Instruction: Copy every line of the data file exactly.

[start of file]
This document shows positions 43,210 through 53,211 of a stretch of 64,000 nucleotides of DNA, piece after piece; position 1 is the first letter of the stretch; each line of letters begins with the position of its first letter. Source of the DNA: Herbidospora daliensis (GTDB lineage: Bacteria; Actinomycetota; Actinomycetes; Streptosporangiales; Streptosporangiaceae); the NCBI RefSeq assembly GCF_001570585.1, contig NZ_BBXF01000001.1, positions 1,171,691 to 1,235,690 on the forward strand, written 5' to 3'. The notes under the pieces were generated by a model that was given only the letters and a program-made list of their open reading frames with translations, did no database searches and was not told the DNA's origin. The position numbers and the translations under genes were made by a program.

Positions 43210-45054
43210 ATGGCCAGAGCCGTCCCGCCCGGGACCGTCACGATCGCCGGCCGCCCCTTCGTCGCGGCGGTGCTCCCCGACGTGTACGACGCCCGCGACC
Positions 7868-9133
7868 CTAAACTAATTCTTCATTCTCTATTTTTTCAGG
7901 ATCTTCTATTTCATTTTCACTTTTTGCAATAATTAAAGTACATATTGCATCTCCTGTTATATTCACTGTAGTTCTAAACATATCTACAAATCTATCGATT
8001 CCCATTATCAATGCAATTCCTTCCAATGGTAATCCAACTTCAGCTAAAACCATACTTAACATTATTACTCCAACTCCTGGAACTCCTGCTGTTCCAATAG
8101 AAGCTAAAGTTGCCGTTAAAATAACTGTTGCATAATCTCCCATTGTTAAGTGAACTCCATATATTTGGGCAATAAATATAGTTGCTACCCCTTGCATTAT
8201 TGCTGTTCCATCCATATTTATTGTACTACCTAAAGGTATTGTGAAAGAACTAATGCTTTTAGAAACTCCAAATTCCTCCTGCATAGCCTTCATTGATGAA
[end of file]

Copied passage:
This document shows positions 43,210 through 53,211 of a stretch of 64,000 nucleotides of DNA, piece after piece; position 1 is the first letter of the stretch; each line of letters begins with the position of its first letter. Source of the DNA: Herbidospora daliensis (GTDB lineage: Bacteria; Actinomycetota; Actinomycetes; Streptosporangiales; Streptosporangiaceae); the NCBI RefSeq assembly GCF_001570585.1, contig NZ_BBXF01000001.1, positions 1,171,691 to 1,235,690 on the forward strand, written 5' to 3'. The notes under the pieces were generated by a model that was given only the letters and a program-made list of their open reading frames with translations, did no database searches and was not told the DNA's origin. The position numbers and the translations under genes were made by a program.

Positions 43210-45054
43210 ATGGCCAGAGCCGTCCCGCCCGGGACCGTCACGATCGCCGGCCGCCCCTTCGTCGCGGCGGTGCTCCCCGACGTGTACGACGCCCGCGACC
Positions 7868-9133
7868 CTAAACTAATTCTTCATTCTCTATTTTTTCAGG
7901 ATCTTCTATTTCATTTTCACTTTTTGCAATAATTAAAGTACATATTGCATCTCCTGTTATATTCACTGTAGTTCTAAACATATCTACAAATCTATCGATT
8001 CCCATTATCAATGCAATTCCTTCCAATGGTAATCCAACTTCAGCTAAAACCATACTTAACATTATTACTCCAACTCCTGGAACTCCTGCTGTTCCAATAG
8101 AAGCTAAAGTTGCCGTTAAAATAACTGTTGCATAATCTCCCATTGTTAAGTGAACTCCATATATTTGGGCAATAAATATAGTTGCTACCCCTTGCATTAT
8201 TGCTGTTCCATCCATATTTATTGTACTACCTAAAGGTATTGTGAAAGAACTAATGCTTTTAGAAACTCCAAATTCCTCCTGCATAGCCTTCATTGATGAA